Representativeness heuristic is used by our brain to infer patterns. Our brain uses a vast percentage of its capacity to create patterns and is obsessed with trying to understand and predict patterns in the real world. That means that when working with data, we need to be extremely mindful in avoiding jumping to conclusions too soon. Knowing that we have this tendency to chase and see patterns everywhere can help us to slow down when it comes to inferring patterns. This is a topic warrants its own article, but it’s good to keep in mind from the very beginning.

Availability Bias is somewhat related to the previous concept. It’s a mental shortcut that relies on immediate, urgent Information, and tries to generalize the findings using only the most obvious information. Under this bias, people tend to heavily weigh their judgments toward more recent Information, making new opinions biased toward the latest or closest news. You can read more in the following article.

Capture

Origin of the DIKW hierarchy

It’s not data sciences. Not even the engineering field. The origin of this mental framework is poetry. The poet T.S.Eliot was the first to mention the “DIKW hierarchy,” although he didn’t call it by that name. In 1934 Eliot wrote in “The Rock”:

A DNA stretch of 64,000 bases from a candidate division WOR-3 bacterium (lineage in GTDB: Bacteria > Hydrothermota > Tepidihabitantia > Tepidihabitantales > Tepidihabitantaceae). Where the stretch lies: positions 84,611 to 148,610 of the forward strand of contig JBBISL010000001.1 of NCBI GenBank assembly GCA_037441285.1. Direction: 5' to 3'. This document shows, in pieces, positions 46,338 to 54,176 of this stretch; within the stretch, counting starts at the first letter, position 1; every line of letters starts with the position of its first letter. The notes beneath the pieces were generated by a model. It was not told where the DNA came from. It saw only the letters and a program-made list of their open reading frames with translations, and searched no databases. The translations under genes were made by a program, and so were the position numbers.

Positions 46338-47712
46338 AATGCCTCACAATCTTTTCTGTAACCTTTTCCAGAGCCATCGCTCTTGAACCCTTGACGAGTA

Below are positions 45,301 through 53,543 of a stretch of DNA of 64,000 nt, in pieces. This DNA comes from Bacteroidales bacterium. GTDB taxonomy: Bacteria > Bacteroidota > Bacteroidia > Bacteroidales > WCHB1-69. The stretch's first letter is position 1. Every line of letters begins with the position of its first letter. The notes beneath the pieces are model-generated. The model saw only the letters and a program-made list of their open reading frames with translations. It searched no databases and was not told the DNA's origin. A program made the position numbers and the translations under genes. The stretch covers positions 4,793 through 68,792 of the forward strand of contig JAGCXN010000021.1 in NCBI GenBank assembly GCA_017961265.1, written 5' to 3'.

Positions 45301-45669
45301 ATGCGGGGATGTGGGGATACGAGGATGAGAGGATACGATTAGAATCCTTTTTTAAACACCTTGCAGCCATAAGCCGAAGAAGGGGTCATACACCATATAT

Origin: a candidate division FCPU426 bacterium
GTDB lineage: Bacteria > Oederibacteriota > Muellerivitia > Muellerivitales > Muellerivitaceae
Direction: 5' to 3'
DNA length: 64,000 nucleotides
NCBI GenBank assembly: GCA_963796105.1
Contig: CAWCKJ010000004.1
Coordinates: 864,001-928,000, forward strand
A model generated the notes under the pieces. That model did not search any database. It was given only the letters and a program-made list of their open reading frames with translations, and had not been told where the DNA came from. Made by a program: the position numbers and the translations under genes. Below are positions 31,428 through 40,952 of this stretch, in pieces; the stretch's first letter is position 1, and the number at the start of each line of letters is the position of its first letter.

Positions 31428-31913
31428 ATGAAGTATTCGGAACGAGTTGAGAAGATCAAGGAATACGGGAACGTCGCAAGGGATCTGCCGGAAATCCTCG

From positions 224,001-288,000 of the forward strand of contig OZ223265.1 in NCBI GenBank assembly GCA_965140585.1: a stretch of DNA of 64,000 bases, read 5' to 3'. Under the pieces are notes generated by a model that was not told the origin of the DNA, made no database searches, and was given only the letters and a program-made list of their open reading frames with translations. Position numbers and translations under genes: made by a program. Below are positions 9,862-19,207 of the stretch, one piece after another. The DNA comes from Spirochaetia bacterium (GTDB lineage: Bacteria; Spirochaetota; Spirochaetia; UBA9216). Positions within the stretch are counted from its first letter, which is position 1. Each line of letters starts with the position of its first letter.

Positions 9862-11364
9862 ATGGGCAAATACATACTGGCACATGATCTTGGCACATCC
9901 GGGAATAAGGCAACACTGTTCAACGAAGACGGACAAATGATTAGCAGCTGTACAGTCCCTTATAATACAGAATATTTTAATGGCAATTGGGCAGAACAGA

Where is the Life we have lost in living? 
Where is the wisdom we have lost in Knowledge? 
Where is the Knowledge we have lost in Information?

Though this is the first mention of the hierarchy in the arts, it is not the only one. Before management and information science caught on, Frank Zappa alluded to the hierarchy in 1979:

Information is not Knowledge, 
Knowledge is not wisdom, 
Wisdom is not truth, 
Truth is not beauty, 
Beauty is not love, 
Love is not music, 
and Music is THE BEST

References

  1. Russell .L. Ackoff, “From Data to Wisdom,” Journal of Applied Systems Analysis 16 (1989): 3–9.
  2. Milan Zeleny, “Management Support Systems: Towards Integrated Knowledge Management,” Human Systems Management 7, no 1 (1987): 59–70.
  3. M. Cooley, Architecture or Bee? (London: The Hogarth Press, 1987).
  4. Harland Cleveland, “Information as Resource,” The Futurist, December 1982, 34–39.
  5. T.S. Eliot, The Rock (Faber & Faber 1934).
  6. Frank Zappa, “Packard Goose” in album Joe’s Garage: Act II & III (Tower Records, 1979).
  7. Nikhil Sharma, “The Origin of Data Information Knowledge Wisdom (DIKW) Hierarchy”, (Google Inc, February 2008).